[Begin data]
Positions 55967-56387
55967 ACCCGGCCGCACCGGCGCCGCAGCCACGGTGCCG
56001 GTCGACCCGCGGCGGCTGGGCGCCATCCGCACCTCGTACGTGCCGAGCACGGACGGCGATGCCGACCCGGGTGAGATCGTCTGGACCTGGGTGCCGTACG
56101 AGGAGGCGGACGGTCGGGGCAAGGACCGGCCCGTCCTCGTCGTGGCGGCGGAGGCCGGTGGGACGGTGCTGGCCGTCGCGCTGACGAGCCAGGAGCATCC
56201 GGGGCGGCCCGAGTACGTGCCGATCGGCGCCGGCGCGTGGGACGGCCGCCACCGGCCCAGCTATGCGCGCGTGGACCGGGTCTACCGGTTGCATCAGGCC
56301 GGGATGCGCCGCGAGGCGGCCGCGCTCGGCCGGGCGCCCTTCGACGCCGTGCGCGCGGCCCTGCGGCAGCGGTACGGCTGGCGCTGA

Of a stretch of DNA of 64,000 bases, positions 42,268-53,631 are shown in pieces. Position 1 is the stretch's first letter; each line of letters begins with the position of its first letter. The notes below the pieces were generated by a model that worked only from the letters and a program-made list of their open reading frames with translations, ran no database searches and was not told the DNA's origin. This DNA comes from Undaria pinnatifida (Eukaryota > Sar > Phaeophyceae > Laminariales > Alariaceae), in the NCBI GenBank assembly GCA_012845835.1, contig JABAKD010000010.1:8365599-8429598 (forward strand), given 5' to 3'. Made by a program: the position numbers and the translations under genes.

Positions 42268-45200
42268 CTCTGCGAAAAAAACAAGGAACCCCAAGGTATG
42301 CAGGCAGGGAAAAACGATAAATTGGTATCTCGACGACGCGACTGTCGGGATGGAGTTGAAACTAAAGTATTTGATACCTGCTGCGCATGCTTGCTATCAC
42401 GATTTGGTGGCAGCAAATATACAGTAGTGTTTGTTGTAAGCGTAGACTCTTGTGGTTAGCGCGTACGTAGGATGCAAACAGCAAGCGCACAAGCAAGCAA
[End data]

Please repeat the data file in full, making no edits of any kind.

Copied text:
Positions 55967-56387
55967 ACCCGGCCGCACCGGCGCCGCAGCCACGGTGCCG
56001 GTCGACCCGCGGCGGCTGGGCGCCATCCGCACCTCGTACGTGCCGAGCACGGACGGCGATGCCGACCCGGGTGAGATCGTCTGGACCTGGGTGCCGTACG
56101 AGGAGGCGGACGGTCGGGGCAAGGACCGGCCCGTCCTCGTCGTGGCGGCGGAGGCCGGTGGGACGGTGCTGGCCGTCGCGCTGACGAGCCAGGAGCATCC
56201 GGGGCGGCCCGAGTACGTGCCGATCGGCGCCGGCGCGTGGGACGGCCGCCACCGGCCCAGCTATGCGCGCGTGGACCGGGTCTACCGGTTGCATCAGGCC
56301 GGGATGCGCCGCGAGGCGGCCGCGCTCGGCCGGGCGCCCTTCGACGCCGTGCGCGCGGCCCTGCGGCAGCGGTACGGCTGGCGCTGA

Of a stretch of DNA of 64,000 bases, positions 42,268-53,631 are shown in pieces. Position 1 is the stretch's first letter; each line of letters begins with the position of its first letter. The notes below the pieces were generated by a model that worked only from the letters and a program-made list of their open reading frames with translations, ran no database searches and was not told the DNA's origin. This DNA comes from Undaria pinnatifida (Eukaryota > Sar > Phaeophyceae > Laminariales > Alariaceae), in the NCBI GenBank assembly GCA_012845835.1, contig JABAKD010000010.1:8365599-8429598 (forward strand), given 5' to 3'. Made by a program: the position numbers and the translations under genes.

Positions 42268-45200
42268 CTCTGCGAAAAAAACAAGGAACCCCAAGGTATG
42301 CAGGCAGGGAAAAACGATAAATTGGTATCTCGACGACGCGACTGTCGGGATGGAGTTGAAACTAAAGTATTTGATACCTGCTGCGCATGCTTGCTATCAC
42401 GATTTGGTGGCAGCAAATATACAGTAGTGTTTGTTGTAAGCGTAGACTCTTGTGGTTAGCGCGTACGTAGGATGCAAACAGCAAGCGCACAAGCAAGCAA